The Factory is excited to announce artist Nguyen Thi Thanh Mai as the winner of our inaugural ‘Artist Excellence Award’!
ARTIST EXCELLENCE AWARD
Giving recognition to one Vietnamese artist, who lives in Vietnam, whose experimental practice embraces unique perspectives – a vision that deepens, explores and nurtures the ideas, people and places it engages and collaborates.
‘Art is a tool for me to observe and investigate myself. Thanks to the encounters … [with] migrants, war veterans, farmers as well as other people who I have met along the way, I have been given scattered, ambiguous fragments to visualize, imagine, connect with and pose questions about history and society around me.’ Nguyen Thi Thanh Mai
‘Nguyen Thi Thanh Mai is one of Asia’s most outstanding artists, and her voice makes a unique contribution at the local, regional and international levels. Thanh Mai works in diverse media: she has created art using everything from rotten tomatoes and dried thorns to videos and photo collages, and many other materials and techniques besides. This energetic experimentation in the forms and techniques she practices is matched by the fearless ambition and conceptual originality in the social and historical topics she chooses to engage with in her work. Thanh Mai’s art has shared stories of many different communities that are underrepresented in our contemporary world, ranging from women and children, to soldiers, to stateless communities. Transnational in scope, Thanh Mai’s artworks have been developed and exhibited at major projects in Vietnam, Cambodia, Korea, Australia, Germany, Thailand, and beyond’.
Jury member, Dr Roger Nelson (Curator, National Gallery, Singapore)
A rare artist who silently makes art like breathing.’
Jury member, artist Tran Luong
On behalf of the jury, The Factory sends congratulations to all nominees who took part in this inaugural initiative whose artistic practice demonstrates that art today is influenced and employs ideas and skills that are interdisciplinary in nature, involving differing community and expertise in the creation of their art – as such it is an award that also gives recognition to artists whose support of particular ideas, people and place has helped to nurture social awareness of the relationship between culture and society.
Our winner – Nguyễn Thị Thanh Mai – works with materials and memories that prompt sensorial and empathic responses. Whether it be black thorns encased in ice; medical gynecological instruments studded in sharp fake diamonds encased in glass boxes; or ghostly silhouettes of Vietnamese migrants photographed in a rickety boat in Cambodia – in Mai’s work the human body is with physical and psychological significance. Working across drawing, sculpture, photography, performance, installation and video, her art reflects the experiences of various marginalized communities – the war widow, the migrant labourer, the refugee, the transexual and more – questioning the social assumptions that impact their lives. Thanh Mai possesses an MA Visual Arts from Mahasarakham University, Thailand; teaches at Hue College of Art, Hue University; and is co-founder of ‘No Cai Bum’, an artist-initiated, artist-run art festival in Hue, where she currently lives and works.
Nominees for the inaugural award are:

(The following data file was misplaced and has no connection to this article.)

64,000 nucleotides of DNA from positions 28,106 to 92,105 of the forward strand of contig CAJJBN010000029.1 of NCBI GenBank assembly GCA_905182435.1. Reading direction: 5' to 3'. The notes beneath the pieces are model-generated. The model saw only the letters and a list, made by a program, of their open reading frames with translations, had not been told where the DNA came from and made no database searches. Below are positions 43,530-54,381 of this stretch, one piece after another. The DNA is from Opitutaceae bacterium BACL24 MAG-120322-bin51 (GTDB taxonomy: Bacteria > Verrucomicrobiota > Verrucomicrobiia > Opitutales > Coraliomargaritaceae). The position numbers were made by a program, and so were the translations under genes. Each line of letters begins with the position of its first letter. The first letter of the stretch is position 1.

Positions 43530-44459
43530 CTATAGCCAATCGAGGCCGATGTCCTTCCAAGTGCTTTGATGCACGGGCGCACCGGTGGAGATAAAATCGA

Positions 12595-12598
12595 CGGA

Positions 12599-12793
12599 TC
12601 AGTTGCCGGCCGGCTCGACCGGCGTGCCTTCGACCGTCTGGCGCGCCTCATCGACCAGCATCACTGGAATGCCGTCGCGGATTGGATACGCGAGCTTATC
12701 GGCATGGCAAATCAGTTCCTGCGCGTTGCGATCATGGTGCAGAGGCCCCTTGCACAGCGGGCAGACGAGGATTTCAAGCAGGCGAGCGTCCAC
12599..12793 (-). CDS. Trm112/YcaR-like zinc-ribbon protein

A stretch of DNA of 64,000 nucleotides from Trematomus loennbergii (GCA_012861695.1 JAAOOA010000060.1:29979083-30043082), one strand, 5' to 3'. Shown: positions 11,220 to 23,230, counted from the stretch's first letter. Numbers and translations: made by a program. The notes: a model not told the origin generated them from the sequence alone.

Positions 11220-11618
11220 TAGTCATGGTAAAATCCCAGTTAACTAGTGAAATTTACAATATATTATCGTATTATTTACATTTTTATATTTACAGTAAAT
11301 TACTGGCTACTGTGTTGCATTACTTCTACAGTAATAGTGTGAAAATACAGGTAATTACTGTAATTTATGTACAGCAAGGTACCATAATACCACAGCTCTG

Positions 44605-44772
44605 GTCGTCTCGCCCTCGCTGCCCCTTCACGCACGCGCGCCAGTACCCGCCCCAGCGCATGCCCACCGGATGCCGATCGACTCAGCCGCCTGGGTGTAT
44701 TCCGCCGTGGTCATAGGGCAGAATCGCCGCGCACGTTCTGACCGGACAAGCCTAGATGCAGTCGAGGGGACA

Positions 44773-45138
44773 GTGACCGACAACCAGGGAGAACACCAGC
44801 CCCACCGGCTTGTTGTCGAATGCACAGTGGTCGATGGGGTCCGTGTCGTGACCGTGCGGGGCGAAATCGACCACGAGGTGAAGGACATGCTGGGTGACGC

More information on these artists can be found here with Vietcetera.
Established in 2021 by The Factory, awarded every two years, this award recognizes artists whose practices have not only produced critical experiments in their studio, but have also contributed to their social landscape – demonstrating that art today is of an interdisciplinary nature and that in the 21st Century our cultural voices matter in ways and means that are urgent unlike ever before.
In our 21st Century world, we find artists working with all kinds of knowledge and know-how. In Vietnam, we find artists working with traditional artisans in the revival of age-old technique and meaning (Bui Cong Khanh); we find artists working with commercial businesses to create artworks that speak about environmental responsibility (Uudam Tran Nguyen); we find artists working with animal wildlife organizations concerned about exploitation and extinction (Tuan Andrew Nguyen); we find artists building space to self organize, to gather and exchange and make (think San Art, Art Labor, Hanoi Doclab, Nha San and so many more) whose committed presence and responsive methods have galvanized the development of a critically thinking artistic and internationally-connected local cultural community.
Further afield, we have artists working with architects (think of Ai Weiwei’s collaboration with Herzog and De Meuron in the creation of the 2008 Olympic Games ‘Bird Nest’ in China); artists working with designers (think of Yayoi Kusama and her collaboration with Louis Vuitton); artists working with environmental policy makers (think Martha Atienza and her raising awareness of plastic consumption on the Bantayan Islands); or artists working with technology (think Forensic Architecture hired by the Lebanese government to visually map the data of a zillion images taken before the horrifying port blasts of 2020) – this list is endless! These are the game-changers of the art world and such interdisciplinary thinking is presenting exciting and innovative artistic encounters across the globe. Within Vietnam, The Factory seeks to raise awareness and nurture this kind of ethos – encouraging our community to think ‘outside the box’ when it comes to thinking about what art can be today.